world
Tuesday Jan 25 2022
By
AFP

Norway says putting 'tangible demands' to Taliban at aid talks

By
AFP
Taliban representative Anas Haqqani (L) meets with Norwegian officials in Oslo. — AFP
Taliban representative Anas Haqqani (L) meets with Norwegian officials in Oslo. — AFP 

  • A Taliban delegation led by Foreign Minister Amir Khan Muttaqi has been in Norway since Saturday for talks focused on aid to Afghanistan.
  • The Taliban delegation met members of Afghan civil society on Sunday, followed by Western diplomats on Monday.
  • The demands were to include the possibility of providing humanitarian aid directly to the Afghan people, according to NTB.


OSLO: Norway said it would press the Taliban with “tangible demands” during talks in Oslo on Tuesday, the last day of the hardline Islamists’ controversial first visit to Europe since returning to power in Afghanistan.

A Taliban delegation led by Foreign Minister Amir Khan Muttaqi has been in Norway since Saturday for talks focused on aid to Afghanistan.

The humanitarian situation has rapidly deteriorated since the Taliban returned to power in August 2021, when international aid came to a sudden halt, worsening the plight of millions of people already suffering after several severe droughts.

The Taliban delegation met members of Afghan civil society on Sunday, followed by Western diplomats on Monday.

They were to wrap up their visit on Tuesday with several bilateral meetings, including with a Norwegian political official, and discussions with non-governmental organisations.

“This is not the beginning of an... open-ended process”, said Norwegian state secretary Henrik Thune ahead of his talks with the delegation.

“We are going to place tangible demands that we can follow up on and see if they have been met”, he told Norwegian news agency NTB.

The demands were to include the possibility of providing humanitarian aid directly to the Afghan people, according to NTB.

It was also to call for human rights to be respected, in particular those of women and minorities, such as access to education and health services, the right to work, and freedom of movement.

Missing women activists

While the group claim to have modernised, women are still largely excluded from public-sector employment and most secondary schools for girls remain closed.

Norway was also expected to raise the plight of two women activists who went missing in Kabul last week after taking part in a demonstration. The Taliban have denied responsibility.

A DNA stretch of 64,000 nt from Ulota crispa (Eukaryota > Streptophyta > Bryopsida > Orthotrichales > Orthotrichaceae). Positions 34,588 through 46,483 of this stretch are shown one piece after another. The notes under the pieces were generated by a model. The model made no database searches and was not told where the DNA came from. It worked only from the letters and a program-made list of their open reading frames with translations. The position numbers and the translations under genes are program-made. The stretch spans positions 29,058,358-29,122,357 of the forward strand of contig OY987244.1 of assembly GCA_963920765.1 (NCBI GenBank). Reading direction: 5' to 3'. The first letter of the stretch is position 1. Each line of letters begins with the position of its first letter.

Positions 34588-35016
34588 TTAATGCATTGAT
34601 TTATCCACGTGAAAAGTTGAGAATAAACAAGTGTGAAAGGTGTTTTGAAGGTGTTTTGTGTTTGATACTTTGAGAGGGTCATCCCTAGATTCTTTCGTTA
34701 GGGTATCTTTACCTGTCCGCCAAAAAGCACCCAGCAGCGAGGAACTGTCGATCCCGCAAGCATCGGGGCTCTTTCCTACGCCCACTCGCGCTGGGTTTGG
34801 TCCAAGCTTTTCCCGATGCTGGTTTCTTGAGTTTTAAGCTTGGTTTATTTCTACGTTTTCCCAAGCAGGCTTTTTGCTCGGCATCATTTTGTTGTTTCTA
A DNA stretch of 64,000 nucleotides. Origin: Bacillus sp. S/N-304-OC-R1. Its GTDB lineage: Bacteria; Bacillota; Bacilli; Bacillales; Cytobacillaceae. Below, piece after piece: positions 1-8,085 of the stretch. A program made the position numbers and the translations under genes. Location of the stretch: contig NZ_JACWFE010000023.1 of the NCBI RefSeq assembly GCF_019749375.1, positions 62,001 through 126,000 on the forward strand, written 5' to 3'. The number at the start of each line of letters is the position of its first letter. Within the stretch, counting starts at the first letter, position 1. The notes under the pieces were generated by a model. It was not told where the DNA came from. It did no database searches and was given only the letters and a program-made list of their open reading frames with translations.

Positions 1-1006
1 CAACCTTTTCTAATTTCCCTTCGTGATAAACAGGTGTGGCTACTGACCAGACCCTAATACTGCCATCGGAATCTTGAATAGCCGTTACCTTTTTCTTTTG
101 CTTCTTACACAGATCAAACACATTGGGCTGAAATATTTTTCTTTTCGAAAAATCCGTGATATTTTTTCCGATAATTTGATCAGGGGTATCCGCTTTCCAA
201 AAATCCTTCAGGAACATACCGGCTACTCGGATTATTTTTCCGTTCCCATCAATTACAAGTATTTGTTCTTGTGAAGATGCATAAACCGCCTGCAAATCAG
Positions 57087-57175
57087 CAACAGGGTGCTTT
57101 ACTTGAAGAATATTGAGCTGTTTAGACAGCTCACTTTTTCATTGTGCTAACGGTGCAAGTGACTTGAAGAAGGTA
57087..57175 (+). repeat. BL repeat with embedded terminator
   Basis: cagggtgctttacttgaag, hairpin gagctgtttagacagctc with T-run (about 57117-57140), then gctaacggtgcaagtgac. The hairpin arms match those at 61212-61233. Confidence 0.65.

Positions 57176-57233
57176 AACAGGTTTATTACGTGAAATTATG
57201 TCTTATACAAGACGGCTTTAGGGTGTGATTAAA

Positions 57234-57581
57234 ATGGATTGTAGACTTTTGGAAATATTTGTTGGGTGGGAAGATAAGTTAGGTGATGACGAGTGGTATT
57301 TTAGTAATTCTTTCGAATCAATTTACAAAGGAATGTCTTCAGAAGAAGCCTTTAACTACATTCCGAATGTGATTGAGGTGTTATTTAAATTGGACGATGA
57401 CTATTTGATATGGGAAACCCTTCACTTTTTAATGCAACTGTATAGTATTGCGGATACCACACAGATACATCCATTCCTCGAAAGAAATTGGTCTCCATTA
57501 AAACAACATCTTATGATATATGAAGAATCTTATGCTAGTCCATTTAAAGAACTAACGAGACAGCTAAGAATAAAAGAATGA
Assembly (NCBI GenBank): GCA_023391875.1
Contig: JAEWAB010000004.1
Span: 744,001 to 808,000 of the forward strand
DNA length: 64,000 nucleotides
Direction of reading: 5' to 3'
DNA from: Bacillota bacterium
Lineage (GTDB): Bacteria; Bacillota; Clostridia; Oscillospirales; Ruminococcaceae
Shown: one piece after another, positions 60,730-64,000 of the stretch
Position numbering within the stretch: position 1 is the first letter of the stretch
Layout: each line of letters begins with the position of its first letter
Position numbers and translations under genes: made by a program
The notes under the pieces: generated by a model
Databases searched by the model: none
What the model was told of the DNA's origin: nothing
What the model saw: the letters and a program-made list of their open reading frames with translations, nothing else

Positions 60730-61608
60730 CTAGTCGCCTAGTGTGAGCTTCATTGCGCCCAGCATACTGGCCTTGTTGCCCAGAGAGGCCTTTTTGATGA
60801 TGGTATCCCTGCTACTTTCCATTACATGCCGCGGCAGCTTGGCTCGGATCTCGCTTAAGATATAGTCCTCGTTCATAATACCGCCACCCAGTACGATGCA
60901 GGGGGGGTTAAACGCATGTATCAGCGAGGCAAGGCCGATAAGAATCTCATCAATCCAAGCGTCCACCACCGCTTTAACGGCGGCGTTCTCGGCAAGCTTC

The Taliban were toppled in 2001 but stormed back to power last August as US-led forces began withdrawing.

They view this week’s meetings — held behind closed doors in a hotel near Oslo — as a step toward international recognition and the unblocking of financial aid.

“Norway providing us this opportunity is an achievement in itself because we shared the stage with the world,” Foreign Minister Muttaqi said Monday after talks with representatives of the United States, the European Union, Britain, France, Germany, Italy and Norway.

No country has yet recognised the fundamentalist regime, and Norway has insisted the talks do “not represent a legitimisation or recognition of the Taliban”.

Some 55% of the Afghan population is suffering from hunger, according to the United Nations. But the international community is waiting to see how the Taliban intend to govern before unblocking any aid.

“We cannot save lives unless all the sanctions are lifted”, the head of the Norwegian Refugee Council, Jan Egeland, told AFP before sitting down with the Taliban.

Freezing aid is “hurting the same civilians that the NATO countries spent hundreds of billions on defending until August”, he said.

A spokesman for the Taliban foreign ministry said the delegation also held bilateral talks on Tuesday with a senior French foreign ministry official, Bertrand Lotholary, and EU special representative Tomas Niklasson.

Oslo’s decision to host a delegation has been criticised by some experts and members of the Afghan diaspora. Several protests have been held outside the foreign ministry in the capital.

Among the 15 members of the all-male Taliban delegation is Anas Haqqani, a leader of the most feared and violent faction of the Taliban movement.

The Haqqani network has been blamed for some of the most devastating attacks in Afghanistan, and a Norwegian-Afghan has filed a police complaint in Oslo against him for war crimes.